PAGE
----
Cannondale Touring 2 review£1,000.00

American giant returns to its touring bike roots

BikeRadar score3.5/5

Cannondale is best known for its aluminium road bikes and exotic racing machines. But its very first bike was actually a tourer – and our tester rode his (later stolen) Cannondale tourer 3000 miles in three months in four continents back in the day, and rarely stops talking about it…

The 2017 Touring 2 comes with a triple chainset, a rare sight these days, although on bikes made for versatility and practicality they still make sense. 

On a bike weighing 12kg the third chainring’s extra weight is neither here nor there, though depending on what you’re planning on using the bike for, we don’t feel that Cannondale has made the most of going triple. It has paired the Sora 50/39/30 chainset with an 11-30 cassette. For a lot of day-to-day use, leisure riding and commuting this’ll be absolutely fine, but the whopping 50x11 top gear is probably overkill 90 per cent of the time. 

The 30x30 bottom is low enough for most eventualities, but if you’re touring heavily laden and reach the foot of a long or steep hill, you could find yourself pushing. 

If any rides like that are pencilled in to your diary, we’d consider swapping the chainset for a 44/32/22, dropping the bottom gear hugely, or maybe a ‘halfway-house’ 48/36/26 like the Ridgeback.

Shifting isn’t quite as slick as with Shimano’s more expensive groupsets, and this Sora also has the cables dangling untidily in front of the bar, but it never missed a shift. 

The compact frame, slim seatpost, wide tyres and good contact points keep things comfortable
The compact frame, slim seatpost, wide tyres and good contact points keep things comfortable

The Promax Render R mechanical disc brakes offered good control in all weather conditions. True, mechanical discs can’t match hydraulics for all-out power, but cables are easier to deal with than hydraulic fluid if things go kaput, especially in the back of beyond.

The wheels are built for practicality, comfort and toughness. The tyres are real beasts, the super-wide and ultra-tough Marathon Plus from Schwalbe; the 40mm width may be slightly excessive for daily use, and we’d be tempted to drop down to 35 or even 32mm unless your roads are spectacularly poor or you’re regularly carrying kitchen sink-type loads.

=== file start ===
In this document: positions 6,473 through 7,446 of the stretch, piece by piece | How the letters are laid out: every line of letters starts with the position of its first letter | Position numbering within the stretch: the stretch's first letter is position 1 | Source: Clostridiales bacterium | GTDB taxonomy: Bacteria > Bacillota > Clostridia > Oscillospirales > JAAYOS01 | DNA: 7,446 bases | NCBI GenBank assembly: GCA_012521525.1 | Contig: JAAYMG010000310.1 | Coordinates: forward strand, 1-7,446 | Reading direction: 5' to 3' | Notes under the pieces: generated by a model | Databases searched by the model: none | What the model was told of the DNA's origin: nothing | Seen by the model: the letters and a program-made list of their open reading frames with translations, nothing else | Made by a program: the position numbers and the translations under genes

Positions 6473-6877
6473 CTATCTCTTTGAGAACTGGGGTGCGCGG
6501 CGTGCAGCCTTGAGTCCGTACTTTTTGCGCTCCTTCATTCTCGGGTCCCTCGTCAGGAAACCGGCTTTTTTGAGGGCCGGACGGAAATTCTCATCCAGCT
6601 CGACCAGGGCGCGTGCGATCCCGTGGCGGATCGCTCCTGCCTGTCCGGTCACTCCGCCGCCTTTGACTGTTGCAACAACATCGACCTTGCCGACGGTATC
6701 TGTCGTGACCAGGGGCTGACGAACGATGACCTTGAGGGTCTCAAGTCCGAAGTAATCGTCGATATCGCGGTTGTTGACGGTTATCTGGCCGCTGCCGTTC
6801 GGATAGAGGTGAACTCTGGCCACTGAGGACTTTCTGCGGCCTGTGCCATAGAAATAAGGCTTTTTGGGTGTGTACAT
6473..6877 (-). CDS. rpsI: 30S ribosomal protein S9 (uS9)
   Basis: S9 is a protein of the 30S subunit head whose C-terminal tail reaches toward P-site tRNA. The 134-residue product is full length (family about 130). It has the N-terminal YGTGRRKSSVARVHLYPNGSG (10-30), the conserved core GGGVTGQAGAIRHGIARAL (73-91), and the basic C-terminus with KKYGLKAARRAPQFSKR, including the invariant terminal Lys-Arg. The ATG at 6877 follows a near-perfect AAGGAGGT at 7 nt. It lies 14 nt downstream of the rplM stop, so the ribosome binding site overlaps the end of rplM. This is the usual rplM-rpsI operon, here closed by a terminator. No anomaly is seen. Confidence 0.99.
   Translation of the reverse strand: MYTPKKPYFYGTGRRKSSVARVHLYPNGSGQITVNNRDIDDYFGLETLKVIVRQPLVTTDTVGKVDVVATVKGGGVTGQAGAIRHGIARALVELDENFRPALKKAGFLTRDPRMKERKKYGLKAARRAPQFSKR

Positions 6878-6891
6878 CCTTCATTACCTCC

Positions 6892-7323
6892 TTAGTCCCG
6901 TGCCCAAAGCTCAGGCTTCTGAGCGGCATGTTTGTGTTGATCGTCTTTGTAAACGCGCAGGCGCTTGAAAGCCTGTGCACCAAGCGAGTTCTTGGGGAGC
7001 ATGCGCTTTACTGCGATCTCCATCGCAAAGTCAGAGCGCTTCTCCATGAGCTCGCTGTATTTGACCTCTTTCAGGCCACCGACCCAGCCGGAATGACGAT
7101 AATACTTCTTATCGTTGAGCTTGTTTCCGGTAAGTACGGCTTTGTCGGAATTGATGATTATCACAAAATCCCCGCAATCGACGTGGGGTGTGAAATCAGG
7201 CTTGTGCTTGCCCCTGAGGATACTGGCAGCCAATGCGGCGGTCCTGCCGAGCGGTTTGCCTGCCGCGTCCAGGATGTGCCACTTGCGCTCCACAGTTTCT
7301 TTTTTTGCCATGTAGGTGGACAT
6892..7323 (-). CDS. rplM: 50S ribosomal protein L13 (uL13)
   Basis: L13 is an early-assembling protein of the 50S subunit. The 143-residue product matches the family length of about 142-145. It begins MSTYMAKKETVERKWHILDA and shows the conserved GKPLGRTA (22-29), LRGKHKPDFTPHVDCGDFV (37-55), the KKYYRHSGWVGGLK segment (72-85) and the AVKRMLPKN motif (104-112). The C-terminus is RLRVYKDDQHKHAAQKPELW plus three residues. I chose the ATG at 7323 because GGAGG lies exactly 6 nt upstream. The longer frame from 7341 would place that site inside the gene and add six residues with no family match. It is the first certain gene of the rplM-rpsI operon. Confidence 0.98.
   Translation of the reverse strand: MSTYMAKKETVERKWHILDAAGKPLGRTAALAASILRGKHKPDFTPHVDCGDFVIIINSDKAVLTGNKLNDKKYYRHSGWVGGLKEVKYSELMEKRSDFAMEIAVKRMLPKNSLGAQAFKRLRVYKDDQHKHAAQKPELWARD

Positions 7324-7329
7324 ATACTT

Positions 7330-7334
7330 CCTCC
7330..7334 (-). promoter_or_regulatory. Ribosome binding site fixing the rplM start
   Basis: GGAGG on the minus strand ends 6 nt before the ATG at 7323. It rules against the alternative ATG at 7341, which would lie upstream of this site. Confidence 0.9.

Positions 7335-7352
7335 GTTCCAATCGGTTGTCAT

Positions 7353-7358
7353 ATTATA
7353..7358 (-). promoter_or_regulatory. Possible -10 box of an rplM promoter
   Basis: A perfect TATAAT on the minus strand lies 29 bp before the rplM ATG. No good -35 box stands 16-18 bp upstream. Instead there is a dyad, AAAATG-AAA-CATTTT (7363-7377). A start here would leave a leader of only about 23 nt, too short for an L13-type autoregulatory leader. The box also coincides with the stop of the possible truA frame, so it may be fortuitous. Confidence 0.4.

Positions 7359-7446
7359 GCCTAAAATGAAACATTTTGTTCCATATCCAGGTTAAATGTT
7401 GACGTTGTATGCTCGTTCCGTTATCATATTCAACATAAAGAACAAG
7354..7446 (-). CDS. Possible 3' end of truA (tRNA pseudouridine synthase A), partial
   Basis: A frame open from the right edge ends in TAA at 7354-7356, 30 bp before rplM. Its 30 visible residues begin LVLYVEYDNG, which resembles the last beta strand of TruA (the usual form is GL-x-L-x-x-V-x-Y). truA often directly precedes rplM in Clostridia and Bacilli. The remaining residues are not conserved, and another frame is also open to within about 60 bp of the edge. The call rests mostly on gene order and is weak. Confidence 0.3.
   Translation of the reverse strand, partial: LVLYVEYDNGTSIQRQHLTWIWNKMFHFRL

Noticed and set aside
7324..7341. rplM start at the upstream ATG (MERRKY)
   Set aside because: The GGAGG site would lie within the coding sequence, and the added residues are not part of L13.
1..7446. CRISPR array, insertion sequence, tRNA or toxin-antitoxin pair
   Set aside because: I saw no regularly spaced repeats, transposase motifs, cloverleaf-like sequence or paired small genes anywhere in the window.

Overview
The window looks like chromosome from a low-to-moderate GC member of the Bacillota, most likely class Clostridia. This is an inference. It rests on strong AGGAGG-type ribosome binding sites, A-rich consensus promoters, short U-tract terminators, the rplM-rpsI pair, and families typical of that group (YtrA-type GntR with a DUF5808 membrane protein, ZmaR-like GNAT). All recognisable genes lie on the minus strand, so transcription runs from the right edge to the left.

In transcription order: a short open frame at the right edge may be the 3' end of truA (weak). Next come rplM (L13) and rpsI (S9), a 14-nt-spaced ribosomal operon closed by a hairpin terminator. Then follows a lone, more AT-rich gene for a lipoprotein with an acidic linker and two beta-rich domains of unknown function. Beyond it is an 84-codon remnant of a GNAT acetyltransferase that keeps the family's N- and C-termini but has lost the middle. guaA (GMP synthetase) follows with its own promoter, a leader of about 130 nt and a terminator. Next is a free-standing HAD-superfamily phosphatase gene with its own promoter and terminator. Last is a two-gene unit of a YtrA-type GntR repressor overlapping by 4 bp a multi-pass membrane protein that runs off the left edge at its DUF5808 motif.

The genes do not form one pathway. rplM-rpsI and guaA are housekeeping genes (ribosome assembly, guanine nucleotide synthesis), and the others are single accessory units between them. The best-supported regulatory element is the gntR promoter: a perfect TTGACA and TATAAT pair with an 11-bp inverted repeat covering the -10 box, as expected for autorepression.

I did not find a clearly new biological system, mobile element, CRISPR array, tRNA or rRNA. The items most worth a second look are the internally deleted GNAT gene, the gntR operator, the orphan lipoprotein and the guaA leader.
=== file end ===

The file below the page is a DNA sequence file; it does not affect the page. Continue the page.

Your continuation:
In our experience the Schwalbes are very durable, even if they can be a struggle to fit, and a quality tyre on an affordable bike is always welcome. As is the fact that the British 2017 Touring 2, like its American equivalent, now comes with a 25kg-capacity rear rack. And though it doesn’t come with mudguards, there’s loads of clearance to fit them even with the 40mm Schwalbes.

Schwalbe Marathon tyres are tough as old boots but difficult to fit
Schwalbe Marathon tyres are tough as old boots but difficult to fit

The geometry lives up to the touring name. Compared with the Trek CrossRip 1, the Cannondale has a longer wheelbase, shorter top-tube and longer head-tube. With angles within half a degree of each other, this makes the ’Dale more leisurely, more stable and with a more upright riding position – and ideal for most types of non-speedy riding.

The compact frame, slim seatpost, wide tyres and good contact points keeps things comfortable even on long days out, and the frame handles loads like they’re not there. True, if your riding leans towards steep hills, high mountains or expeditions, the gearing may hold the Cannondale Touring 2 back, but for everything else it hits the sweetspot nicely.

This article was originally published in Cycling Plus magazine, available on Apple Newsstand and Zinio.

Related Articles

Back to top